Passwords are important, but they are not as reliable as they once were because of one key factor: human error. Typical passwords pose a substantial security vulnerability because the majority of people — including your employees — don’t have strong password habits. Our recent OpenVPN survey found that employees reuse the same passwords across multiple accounts, neglect changing their passwords, leave the default password, or use weak passwords (e.g: “password”). Cybercriminals know that the average person takes shortcuts with their passwords, and so they target businesses from that angle.
Every business leader should be aware that no matter what they do or say, their employees’ password habits won’t be up to the task. To combat this, leaders need to turn their attention to strengthening their endpoint authentication. Endpoint authentication is essentially how you secure your network and devices to ensure only authorized people access organizational resources. A password is one form of endpoint authentication, but understanding that passwords alone are not very secure, other options need to be considered. One of the most recommended options for endpoint authorization is multi-factor authentication or two-factor authentication.
Two-factor authentication is an extra layer of security used to verify that the individual requesting access to a particular device or resource is authorized to access it. Two-factor authentication could look like your employee using a password, and then receiving an additional code via text or email they enter into the appropriate field to complete the login. Multi-factor authentication works the same way as two-factor authentication, but there are more than two different methods for authenticating users.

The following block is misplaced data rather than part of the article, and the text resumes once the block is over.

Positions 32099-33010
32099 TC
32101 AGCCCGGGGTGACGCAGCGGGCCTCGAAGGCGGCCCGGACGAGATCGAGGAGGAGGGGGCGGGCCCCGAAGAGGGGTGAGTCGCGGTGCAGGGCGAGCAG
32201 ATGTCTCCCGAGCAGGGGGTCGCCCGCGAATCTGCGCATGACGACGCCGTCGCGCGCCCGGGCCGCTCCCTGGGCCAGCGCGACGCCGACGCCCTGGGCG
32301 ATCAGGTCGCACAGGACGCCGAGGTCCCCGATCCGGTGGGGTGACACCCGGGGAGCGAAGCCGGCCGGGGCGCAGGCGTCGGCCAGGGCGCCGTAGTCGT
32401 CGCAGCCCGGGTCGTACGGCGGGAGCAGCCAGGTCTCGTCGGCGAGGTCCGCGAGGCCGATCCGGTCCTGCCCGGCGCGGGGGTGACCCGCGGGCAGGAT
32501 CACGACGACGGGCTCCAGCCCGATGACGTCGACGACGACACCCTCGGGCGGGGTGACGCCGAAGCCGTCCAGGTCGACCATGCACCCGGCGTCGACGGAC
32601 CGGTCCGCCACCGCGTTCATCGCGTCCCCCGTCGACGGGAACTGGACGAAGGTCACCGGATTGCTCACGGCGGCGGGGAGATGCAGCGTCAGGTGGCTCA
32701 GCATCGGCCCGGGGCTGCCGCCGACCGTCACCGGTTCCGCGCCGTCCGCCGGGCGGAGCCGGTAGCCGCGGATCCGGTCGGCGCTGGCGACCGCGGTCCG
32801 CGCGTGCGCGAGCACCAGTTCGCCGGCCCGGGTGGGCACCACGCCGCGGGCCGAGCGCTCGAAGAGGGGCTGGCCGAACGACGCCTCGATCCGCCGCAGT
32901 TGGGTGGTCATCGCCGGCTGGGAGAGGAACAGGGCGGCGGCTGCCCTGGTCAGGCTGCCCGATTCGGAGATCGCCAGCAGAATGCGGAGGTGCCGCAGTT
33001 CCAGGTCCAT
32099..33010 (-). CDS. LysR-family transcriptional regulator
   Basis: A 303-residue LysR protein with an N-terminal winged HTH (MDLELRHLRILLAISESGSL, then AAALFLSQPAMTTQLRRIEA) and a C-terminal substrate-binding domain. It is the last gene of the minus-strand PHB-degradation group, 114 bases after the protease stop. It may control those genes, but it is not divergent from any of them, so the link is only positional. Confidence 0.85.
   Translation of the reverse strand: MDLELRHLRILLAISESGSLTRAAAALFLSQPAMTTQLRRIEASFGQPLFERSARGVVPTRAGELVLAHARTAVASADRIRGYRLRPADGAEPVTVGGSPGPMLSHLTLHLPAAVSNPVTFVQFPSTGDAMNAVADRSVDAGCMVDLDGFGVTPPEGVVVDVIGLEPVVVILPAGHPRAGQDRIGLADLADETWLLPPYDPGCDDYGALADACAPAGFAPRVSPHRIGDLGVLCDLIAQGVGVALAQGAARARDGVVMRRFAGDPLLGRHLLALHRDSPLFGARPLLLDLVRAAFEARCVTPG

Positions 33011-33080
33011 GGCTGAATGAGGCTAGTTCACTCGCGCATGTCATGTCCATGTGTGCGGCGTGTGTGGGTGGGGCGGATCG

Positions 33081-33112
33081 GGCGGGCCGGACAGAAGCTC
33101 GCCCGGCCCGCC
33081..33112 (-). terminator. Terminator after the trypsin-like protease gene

Two-factor authentication or multi-factor authentication is vital to keeping your business protected from cybercriminals — and using a reputable VPN can provide you with the ability to set these more secure forms of authentication.
A VPN like OpenVPN Access Server works by providing secure remote access to the internal network that houses all of the tools and applications employees need to get their jobs done. No matter if employees are in an office, working from home, or in the field, they can access those features safely and securely. Access Server includes integration with Google Authenticator, which can enforce two-factor authentication.
By utilizing OpenVPN Access Server with the Google Authenticator app, your employees will be covered with strong two-factor authentication. Employee accounts will be protected with something they know (their password) and something they have (their phone). Authenticator generates a six-to eight-digit password which users must enter in addition to their usual login details. Codes are uniquely crafted for each account as needed, and each code can only be used once.
There are also other options such as Amazon Web Services Multi-Factor Authentication (AWS MFA) which also adds an extra layer of protection on top of an employee’s username and password. When a user signs in to an AWS website, they will be prompted for their username and password as well as an authentication response from their AWS MFA device. AWS MFA security is top notch, and an excellent choice for businesses looking to improve their endpoint authorization procedures.
Consider a telecommunication company that provides Internet access to rural communities using fixed-wireless technology.